What are the Feds Trying to Hide
Is this another case of judicial abuse similar to what
District Attorney Mike Nifong did to the Duke lacrosse players?
Rep. Michael McCaul, R-Texas, said Homeland Security Inspector General Richard Skinner has refused to deliver documents confirming his office's outrageous claims that Border Patrol agents Ignacio Ramos and Jose Alonso Compean admitted they "were out to shoot Mexicans."
McCaul and three other House members met with Skinner on Sept. 26, 2006, to discuss the agents' case. A confidential Office of Inspector General memo from an interview Compean gave to investigators on March 18, 2005 supports the agent's claim that he believed his life was in danger when he tried to apprehend the Mexican drug smuggler on Feb. 17, 2005.
Special Agent Christopher Sanchez of the Inspector General's office stated in the memo that Compean believed Aldrete-Davila was carrying a weapon when Compean fired at him. Sanchez was the main DHS investigator on the case.
Compean also stated that he saw a shiny object that might be a gun and he felt that Aldrete-Davila was going to shoot him because he kept looking back at him as he ran away ... ."
According to McCaul and the other congressmen who met with Skinner - Reps. John Culberson, Kenny Marchant and Ted Poe, all Republicans who represent Texas - the inspector general told them during their meeting last fall that Ramos and Compean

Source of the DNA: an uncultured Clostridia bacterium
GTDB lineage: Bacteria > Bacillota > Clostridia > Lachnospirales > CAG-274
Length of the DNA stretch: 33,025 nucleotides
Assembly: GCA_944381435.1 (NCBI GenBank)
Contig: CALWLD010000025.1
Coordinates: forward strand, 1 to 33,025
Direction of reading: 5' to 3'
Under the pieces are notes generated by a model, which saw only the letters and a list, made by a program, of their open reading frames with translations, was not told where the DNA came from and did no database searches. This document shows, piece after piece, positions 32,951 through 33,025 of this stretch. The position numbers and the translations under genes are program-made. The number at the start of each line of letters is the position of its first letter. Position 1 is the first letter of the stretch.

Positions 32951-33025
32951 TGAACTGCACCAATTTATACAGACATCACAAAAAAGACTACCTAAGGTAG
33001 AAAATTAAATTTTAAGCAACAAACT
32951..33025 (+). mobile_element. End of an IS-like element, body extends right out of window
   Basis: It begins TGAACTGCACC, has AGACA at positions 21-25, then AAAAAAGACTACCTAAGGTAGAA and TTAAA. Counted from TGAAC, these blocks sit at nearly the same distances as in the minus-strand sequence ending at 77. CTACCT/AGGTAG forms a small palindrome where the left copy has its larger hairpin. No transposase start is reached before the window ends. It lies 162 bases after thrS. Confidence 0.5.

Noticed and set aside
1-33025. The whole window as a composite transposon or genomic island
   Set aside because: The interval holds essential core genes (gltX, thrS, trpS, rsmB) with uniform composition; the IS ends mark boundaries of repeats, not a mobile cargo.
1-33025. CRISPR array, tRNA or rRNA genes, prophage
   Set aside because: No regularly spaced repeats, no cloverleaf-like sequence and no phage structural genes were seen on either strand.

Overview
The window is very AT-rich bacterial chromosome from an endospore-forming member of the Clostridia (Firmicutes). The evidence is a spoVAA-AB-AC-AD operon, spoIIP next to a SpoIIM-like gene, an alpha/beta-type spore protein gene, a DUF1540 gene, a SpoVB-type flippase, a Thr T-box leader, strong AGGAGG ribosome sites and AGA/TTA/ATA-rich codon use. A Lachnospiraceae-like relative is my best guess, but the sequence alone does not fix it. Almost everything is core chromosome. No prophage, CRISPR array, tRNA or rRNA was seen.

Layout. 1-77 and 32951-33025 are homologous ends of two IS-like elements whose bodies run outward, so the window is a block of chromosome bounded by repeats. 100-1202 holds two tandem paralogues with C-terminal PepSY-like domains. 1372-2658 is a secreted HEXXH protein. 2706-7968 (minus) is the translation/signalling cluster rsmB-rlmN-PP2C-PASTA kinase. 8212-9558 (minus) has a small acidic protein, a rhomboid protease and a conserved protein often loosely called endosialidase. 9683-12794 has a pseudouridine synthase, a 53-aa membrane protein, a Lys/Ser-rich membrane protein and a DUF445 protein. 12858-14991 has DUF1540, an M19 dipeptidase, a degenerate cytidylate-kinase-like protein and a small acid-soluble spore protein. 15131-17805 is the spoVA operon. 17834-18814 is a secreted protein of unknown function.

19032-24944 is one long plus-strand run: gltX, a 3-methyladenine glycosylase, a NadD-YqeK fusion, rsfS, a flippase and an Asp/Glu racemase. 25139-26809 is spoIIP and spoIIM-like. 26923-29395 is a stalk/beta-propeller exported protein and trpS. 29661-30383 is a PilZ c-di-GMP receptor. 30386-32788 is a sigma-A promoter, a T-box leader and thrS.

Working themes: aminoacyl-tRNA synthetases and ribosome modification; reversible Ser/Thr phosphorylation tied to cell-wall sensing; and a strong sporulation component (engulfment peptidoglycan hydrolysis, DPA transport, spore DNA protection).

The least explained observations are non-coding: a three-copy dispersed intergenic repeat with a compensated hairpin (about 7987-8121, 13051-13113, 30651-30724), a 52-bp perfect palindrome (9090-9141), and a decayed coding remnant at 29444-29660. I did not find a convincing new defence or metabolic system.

had confessed to knowingly shooting at an unarmed suspect.
"According to the inspector general, they had evidence that the agents said they were out to shoot Mexicans," Poe said. "I found that hard to believe and asked if I could see that evidence. They never gave us what was promised."
McCaul, a former federal prosecutor in Texas, said the Inspector General's office has refused to provide any evidence thus far to support its claims.
He and his colleagues are now demanding that Skinner turn over documents related to the case or face a subpoena or contempt of Congress.
"I want to weigh the facts and the evidence in this case," McCaul said. "Either it is total arrogance or gross incompetence on the part of the Inspector General's office. If what (the DHS) told us was a lie, or if they misrepresented the facts on this case to members of Congress, we are going to hold them accountable."
Full transcripts from Ramos and Compean's trial last spring still have not been made available to Congress or the public. According to McCaul, repeated requests for the transcripts since November have been answered with excuses.
The agents were convicted of several charges related to the shooting, notably assault with a deadly weapon. Ramos received an 11-year prison sentence, Compean 12 years.
The steadfast refusal of the departments of Justice and Homeland Security to provide relevant information to Congress and the public about why Border Patrol agents Compean and Ramos were prosecuted causes people to wonder what they are trying to hide.
Editor's note: How the Hell can a U.S. Attorney charge on-duty Border Patrol agents who are in hot pursuit of a drug smuggler carrying 700 pounds of narcotics of assault with a deadly weapon? Can somebody tell me?